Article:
Tuesday, August 24, 2010

Minoxidil



Minoxidil was first used exclusively as an oral drug (trade name Loniten) to treat high blood pressure. It was, however, discovered to have an interesting side – effect.

The mechanism by which Minoxidil promotes hair growth is not fully understood. Minoxidil is a potassium channel opener, causing hyper polarization of cell membranes. Minoxidil is less effective when there is a large area of hair loss. In addition, its effectiveness has largely been demonstrated in younger men (18 to 41 years of age). Minoxidil use is indicated for central (vertex), or top of head, balding only.

Minoxidil may cause increased growth or darkening of fine body hairs. If this is bothersome, consult your doctor. When the medication is discontinued, the hair will return to normal within 30 to 60 days.

Upjohn Corporation produced a topical solution that contained 2% Minoxidil to be used to treat baldness and hair loss, under the brand name Rogaine in the United States and Canada, and Regained in Europe and the Asia-Pacific. Treatments usually include a 5% concentration solution that is designed for men, whereas the 2% concentration solutions are designed for women. The patent on Minoxidil expired on February 13, 1996.

While the drug is available in the United Kingdom, it cannot be prescribed on the NHS, so patients must either buy it over-the-counter or have a private prescription for it.

In 2007 a new foam-based formulation of 5% Minoxidil was shown to be as effective as the liquid-based treatment for male pattern baldness.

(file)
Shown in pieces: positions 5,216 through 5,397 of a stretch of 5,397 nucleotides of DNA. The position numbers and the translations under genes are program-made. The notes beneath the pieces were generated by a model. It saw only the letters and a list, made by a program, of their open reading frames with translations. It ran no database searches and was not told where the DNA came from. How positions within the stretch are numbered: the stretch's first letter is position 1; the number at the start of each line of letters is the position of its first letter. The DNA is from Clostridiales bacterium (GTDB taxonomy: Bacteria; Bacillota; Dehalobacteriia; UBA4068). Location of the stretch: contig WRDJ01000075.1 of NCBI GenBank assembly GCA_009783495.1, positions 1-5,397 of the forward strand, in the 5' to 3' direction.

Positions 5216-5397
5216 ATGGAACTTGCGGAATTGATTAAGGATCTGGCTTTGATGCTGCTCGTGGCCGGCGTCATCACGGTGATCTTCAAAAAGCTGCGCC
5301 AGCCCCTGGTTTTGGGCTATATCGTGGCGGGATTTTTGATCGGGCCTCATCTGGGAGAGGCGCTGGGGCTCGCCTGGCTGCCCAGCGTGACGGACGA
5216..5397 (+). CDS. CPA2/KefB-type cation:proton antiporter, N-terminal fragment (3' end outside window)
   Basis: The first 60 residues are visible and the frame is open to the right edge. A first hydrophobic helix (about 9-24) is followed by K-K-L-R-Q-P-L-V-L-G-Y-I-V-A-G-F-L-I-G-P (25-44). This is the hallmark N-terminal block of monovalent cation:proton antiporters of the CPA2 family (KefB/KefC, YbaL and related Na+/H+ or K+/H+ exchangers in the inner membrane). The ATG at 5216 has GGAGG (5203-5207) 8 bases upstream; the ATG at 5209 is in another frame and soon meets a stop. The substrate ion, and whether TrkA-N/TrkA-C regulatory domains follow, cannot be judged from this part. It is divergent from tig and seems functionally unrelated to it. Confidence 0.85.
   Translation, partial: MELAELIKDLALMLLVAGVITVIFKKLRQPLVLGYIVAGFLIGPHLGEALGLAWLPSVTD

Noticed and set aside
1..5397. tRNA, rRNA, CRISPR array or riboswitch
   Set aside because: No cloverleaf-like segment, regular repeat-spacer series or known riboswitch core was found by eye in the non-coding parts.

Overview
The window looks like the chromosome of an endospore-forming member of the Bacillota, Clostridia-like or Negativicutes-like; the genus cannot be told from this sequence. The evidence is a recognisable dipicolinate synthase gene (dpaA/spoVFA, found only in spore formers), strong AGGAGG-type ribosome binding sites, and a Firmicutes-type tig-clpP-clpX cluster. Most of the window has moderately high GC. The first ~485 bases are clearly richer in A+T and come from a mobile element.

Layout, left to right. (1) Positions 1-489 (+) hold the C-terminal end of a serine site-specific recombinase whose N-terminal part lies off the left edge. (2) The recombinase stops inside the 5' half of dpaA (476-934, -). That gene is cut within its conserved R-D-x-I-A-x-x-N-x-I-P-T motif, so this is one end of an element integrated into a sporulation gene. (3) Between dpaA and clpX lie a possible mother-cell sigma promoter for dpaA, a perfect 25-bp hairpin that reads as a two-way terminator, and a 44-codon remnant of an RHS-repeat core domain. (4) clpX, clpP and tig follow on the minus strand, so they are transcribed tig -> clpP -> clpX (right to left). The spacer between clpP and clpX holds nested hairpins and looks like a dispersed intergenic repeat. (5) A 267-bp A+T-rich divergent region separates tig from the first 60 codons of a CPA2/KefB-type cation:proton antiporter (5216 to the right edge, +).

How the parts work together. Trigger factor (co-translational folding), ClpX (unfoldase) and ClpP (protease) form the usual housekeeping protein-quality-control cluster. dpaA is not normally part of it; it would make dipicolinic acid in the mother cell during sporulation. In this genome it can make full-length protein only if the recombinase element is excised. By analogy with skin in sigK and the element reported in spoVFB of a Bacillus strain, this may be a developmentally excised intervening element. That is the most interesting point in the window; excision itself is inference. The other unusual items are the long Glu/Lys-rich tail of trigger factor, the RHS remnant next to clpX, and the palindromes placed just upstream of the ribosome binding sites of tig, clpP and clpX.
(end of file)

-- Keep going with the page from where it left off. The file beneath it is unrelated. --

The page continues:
Minoxidil is also a vasodilator. It is speculated that by widening blood vessels and opening potassium channels, it allows more oxygen, blood and nutrients to the follicle. This can also cause follicles in the deluge phase to shed, usually soon to be replaced by new, thicker hairs (in a new anagen phase).

One study in healthy males aged 18–50 years with androgenic alopecia (male pattern baldness) found that compared to a baseline of 103 to 106 hairs/cm2, those who applied a 5% solution of Minoxidil for 32 weeks increased their non-vellums hair counts by an average of 39 hairs/cm2, in contrast to 5 hairs/cm2 in subjects who received a placebo.

Side effects

Alcohol present in topical preparations may dry the scalp, resulting in dandruff.

Side effects of oral Minoxidil may include swelling of the face and extremities, rapid and irregular heartbeat, lightheadedness, cardiac lesions, and focal necrosis of the papillary muscle and subendocardial areas of the left ventricle.

There have been cases of allergic reactions to Minoxidil or the non-active ingredient propylene glycol, which is found in some forms of topical Rogaine.

Pseudoacromegaly is an extremely rarely reported side effect.

Ironically, hair loss is a common side effect of Minoxidil treatment.

Manufacturers note that Minoxidil-induced hair loss is a common side effect and describe the process as ‘shedding’. Although this phenomenon demonstrates that Minoxidil is indeed affecting hair follicles, manufacturers offer no guarantee that the new hair loss will be replaced with hair growth.

The speculated reason for this “shedding” is the encouragement of hairs already in the telogen phase to shed early, before often beginning a fresh, healthier anagen phase.